updated - July 8, 2020 Wednesday EDT
Royal Dutch Shell Plc, in a press release, said that they will be reducing costs and slashing jobs later this year due to the continued downturn in the prices of oil.
As the company's sustainable cost reduction programs build momentum, operating costs are expected to fall by over $4 billion, or 10 percent in 2015.
The company also said that they plan to further reduce operating costs in 2016, according to the press release.
Aside from operating costs, capital investment is also expected to be reduced by $3 billion since its last update in April or $7 billion since 2014.
Capital investment is expected to be around $30 billion, reflecting a reduction in costs, project cancellation and growth options re-phasing, the company said in the press release.
Compared to 2014, the 2015 capital investment will reflect a reduction of 20 percent, and 35 percent compared to 2013's capital investment.
The company also said, in the press release, that 6,500 staff and contractors are also expected to be reduced in 2015.
The reductions are due to the continued downturn in oil prices.
"We're successfully reducing our capital spending and operating costs, and delivering a competitive performance in today's oil market downturn, Ben van Beurden, CEO of Shell, said in the press release. "We have to be resilient in a world where oil prices remain low for some time, whilst keeping an eye on the recovery."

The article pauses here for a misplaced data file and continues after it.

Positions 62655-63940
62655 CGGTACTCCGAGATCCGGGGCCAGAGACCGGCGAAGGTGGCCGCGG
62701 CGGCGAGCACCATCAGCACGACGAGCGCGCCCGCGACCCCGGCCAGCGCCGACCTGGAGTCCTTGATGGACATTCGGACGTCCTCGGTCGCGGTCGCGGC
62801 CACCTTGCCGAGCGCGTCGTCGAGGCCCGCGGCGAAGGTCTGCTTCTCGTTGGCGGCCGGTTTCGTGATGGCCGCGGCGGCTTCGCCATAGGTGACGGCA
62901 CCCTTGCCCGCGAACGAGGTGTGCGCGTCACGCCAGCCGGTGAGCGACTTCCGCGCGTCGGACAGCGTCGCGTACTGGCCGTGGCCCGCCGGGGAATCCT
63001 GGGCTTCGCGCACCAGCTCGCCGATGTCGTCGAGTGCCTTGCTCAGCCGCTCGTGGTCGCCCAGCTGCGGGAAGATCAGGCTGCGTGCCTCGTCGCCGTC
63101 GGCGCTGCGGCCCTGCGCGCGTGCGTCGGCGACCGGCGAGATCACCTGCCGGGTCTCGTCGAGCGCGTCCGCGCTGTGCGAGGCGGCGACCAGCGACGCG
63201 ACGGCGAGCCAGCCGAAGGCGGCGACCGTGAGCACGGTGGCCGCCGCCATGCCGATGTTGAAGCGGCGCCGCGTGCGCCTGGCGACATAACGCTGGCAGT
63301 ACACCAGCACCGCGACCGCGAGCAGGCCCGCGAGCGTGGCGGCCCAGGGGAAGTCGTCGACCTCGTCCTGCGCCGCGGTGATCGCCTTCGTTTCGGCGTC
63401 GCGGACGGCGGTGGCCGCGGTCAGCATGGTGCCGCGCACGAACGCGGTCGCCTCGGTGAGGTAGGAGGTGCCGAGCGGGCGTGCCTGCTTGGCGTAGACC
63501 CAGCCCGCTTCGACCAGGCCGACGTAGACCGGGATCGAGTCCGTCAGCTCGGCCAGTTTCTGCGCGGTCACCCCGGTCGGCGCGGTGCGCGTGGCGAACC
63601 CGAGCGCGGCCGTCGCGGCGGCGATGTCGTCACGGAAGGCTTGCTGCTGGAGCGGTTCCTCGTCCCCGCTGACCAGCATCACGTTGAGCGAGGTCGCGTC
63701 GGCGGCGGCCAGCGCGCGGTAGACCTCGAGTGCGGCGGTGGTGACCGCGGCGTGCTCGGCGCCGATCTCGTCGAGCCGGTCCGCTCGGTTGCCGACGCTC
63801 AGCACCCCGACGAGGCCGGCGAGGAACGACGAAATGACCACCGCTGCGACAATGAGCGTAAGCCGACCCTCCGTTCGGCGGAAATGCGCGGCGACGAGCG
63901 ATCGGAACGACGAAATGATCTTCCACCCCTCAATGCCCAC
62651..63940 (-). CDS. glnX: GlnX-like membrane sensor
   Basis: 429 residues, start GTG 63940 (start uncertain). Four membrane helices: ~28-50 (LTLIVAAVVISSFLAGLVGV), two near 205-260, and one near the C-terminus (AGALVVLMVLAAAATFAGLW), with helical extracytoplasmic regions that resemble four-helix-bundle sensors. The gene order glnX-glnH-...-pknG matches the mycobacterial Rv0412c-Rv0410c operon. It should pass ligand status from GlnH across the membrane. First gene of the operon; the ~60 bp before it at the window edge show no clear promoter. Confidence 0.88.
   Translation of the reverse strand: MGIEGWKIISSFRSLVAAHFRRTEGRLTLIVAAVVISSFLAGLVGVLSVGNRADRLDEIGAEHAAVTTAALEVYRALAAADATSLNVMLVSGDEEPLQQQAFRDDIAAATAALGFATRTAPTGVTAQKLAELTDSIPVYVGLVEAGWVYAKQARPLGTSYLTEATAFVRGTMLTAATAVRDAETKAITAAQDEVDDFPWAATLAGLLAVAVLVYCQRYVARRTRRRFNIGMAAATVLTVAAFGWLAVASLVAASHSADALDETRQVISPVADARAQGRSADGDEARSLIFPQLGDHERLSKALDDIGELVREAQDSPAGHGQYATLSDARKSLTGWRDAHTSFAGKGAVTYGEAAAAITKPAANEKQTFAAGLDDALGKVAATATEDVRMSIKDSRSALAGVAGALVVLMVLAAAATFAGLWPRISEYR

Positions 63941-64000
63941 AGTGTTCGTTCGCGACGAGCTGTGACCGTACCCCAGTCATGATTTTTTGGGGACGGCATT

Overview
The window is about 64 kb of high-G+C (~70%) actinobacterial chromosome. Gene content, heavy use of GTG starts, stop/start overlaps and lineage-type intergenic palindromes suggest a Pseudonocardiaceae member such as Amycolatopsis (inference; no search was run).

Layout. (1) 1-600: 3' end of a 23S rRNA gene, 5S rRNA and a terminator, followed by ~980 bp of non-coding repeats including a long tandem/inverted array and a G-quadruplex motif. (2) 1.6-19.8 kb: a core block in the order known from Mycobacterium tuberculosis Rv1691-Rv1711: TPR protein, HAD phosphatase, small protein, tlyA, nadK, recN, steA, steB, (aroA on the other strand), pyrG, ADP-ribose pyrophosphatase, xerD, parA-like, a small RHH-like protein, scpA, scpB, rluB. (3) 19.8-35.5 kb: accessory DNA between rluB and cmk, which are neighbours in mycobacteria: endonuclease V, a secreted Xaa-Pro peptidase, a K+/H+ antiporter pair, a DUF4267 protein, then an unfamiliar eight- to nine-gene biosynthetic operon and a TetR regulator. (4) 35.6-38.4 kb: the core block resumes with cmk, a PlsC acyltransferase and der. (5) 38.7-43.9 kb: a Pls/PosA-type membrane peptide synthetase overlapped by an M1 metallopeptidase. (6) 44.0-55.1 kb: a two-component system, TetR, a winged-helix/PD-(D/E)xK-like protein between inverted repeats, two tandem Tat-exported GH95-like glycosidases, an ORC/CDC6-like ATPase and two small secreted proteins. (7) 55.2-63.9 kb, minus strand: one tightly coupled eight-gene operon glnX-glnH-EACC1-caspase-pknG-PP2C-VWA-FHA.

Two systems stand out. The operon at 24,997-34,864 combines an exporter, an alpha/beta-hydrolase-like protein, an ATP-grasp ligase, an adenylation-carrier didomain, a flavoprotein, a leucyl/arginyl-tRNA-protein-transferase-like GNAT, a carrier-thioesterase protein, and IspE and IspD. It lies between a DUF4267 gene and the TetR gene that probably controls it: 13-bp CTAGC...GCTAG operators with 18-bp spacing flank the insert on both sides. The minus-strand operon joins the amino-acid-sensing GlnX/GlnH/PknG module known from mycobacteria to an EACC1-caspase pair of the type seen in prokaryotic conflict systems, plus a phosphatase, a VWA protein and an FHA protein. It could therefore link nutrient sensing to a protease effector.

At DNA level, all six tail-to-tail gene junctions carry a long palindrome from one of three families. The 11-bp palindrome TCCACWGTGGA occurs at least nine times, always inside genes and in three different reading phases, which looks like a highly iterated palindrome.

Bloomberg adds that Shell joins Chevron Corp. and BP Plc in reducing jobs, deferring projects and selling assets to strengthen their balance sheets and maintain dividend payouts. The world's biggest oil producers are trying to wrestle against the drop in oil prices, which have dropped by 50 percent in the past year.
Aneek Haq, head of oil and gas at Exane BNP Paribas in London, told Bloomberg that Shell is positioning its business to deal with the continued oil price reduction.
"They've now gone further than their peers on cost cuts in this scenario," he said.
In addition, last April, Shell also stated that oil prices are expected to return to $90 a barrel in three years.
They now believe, though, that the downturn in oil prices "could last for several years," according to the press release.
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